With the testimony in this condition, it is extremely doubtful if any negligence is laid at the door of defendant, but without determining it we will pass to the consideration of the second enumerated essential entitling plaintiff to recover.
It is admitted by the plaintiff that it was his duty if he discovered any loose slate or any fallen slate to make report of it so that in the first instance the dangerous condition might be remedied, and in the second instance so that fallen slate might be removed by those employed for that purpose, who, as we gather from the record, are known as "ginmen." There is absolutely no testimony that any report of any character was made to any of the officers of the defendant of the occurrence of which plaintiff complains. After the alleged injury he continued to work, and had conversations concerning the boil with a number of his associates at the mine, and in each instance he complained of nothing except that he had a boil, and stated to the witnesses at the time that he was subject to such eruptions, which he compared to that of poison oak. There were numerous conversations of this character before plaintiff ceased to work, and they continued with others who visited him at his house before he was taken to the hospital.
Three physicians waited upon plaintiff, two before he went to the hospital, and the one in charge of it. To none of these physicians did he disclose the fact of the accident, although they were anxious to find out a history of his case so that they might correctly diagnose it and thereby properly treat it. The evidence is positive that he told one of these physicians at least, when asked the direct question, that he had suffered no bruises of any character. The first time he ever made claim to having sustained the injury was after his limb was amputated and he was well on the way to recovery. The only explanation he gives for this most unnatural conduct and greatly suspicious silence is that his wife was nervous and he was afraid it would excite her. If it should be said that he was justified in concealing the fact of the accident at first because of the apparent slightness of the injury, this reason did not obtain when he was being interrogated about it by his physicians, and his excuse for not doing so then does not appeal to us as being sufficient.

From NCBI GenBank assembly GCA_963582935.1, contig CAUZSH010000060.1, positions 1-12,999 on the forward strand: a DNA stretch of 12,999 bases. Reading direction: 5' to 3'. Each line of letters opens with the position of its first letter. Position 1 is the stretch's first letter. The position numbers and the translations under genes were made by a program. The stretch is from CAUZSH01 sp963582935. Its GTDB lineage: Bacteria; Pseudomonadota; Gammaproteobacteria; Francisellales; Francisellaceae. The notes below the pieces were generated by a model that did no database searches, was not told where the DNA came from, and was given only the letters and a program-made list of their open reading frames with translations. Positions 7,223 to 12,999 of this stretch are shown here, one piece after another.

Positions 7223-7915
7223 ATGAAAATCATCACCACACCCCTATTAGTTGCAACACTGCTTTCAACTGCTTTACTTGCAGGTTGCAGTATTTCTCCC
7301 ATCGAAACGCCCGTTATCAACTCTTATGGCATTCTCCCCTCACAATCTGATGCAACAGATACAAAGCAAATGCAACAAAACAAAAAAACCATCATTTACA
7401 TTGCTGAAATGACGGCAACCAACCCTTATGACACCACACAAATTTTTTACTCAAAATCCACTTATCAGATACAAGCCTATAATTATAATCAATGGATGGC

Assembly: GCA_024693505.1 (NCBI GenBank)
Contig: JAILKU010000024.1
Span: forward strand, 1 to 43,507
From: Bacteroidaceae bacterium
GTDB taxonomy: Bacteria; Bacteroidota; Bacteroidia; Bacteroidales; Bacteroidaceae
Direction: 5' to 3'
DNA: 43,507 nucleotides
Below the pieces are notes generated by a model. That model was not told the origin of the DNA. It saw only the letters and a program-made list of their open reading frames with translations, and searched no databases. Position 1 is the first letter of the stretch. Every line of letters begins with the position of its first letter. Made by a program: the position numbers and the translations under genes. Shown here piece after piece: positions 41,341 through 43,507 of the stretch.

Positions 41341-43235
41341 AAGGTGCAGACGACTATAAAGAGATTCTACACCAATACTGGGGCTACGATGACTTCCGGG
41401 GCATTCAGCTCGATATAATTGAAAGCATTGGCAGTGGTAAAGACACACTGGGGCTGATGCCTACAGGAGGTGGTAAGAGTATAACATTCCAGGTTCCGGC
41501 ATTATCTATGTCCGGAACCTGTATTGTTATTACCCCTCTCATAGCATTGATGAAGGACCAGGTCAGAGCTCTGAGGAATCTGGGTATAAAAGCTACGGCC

It is shown by the physicians, whose testimony upon the point, as well as their reasons, are unnecessary to here relate, that the blood poison such as they found and treated could scarcely be produced from an injury such as the plaintiff describes and relies on in this case. This is the unanimous testimony of all the physicians who testified in the case, each of whom appears as a witness for the defendant (but not in its employ), the plaintiff contenting himself with relying upon his testimony alone, having closed his case when he finished testifying. This latter circumstance is not to be passed without notice; for, if it be a fact that the blood poison resulting in the amputation of plaintiff's leg could be shown to have been the proximate result of the alleged injury, he most certainly could have found a physician by whom he could have established that fact. Furthermore, if the slate had fallen as he describes, and which he says he placed in the side of the "room neck," there certainly could have been found some of the "ginmen," or persons whose duty it was to remove it, by whom he could have shown that it was there. Coupled with these almost convincing circumstances refuting plaintiff's contention as to the occurrence complained of, we have the testimony of the physician stating that plaintiff denied any such occurrence, and which conversation is not denied by plaintiff anywhere in the record. He does say, however, that if he made any such statement, he does not remember it.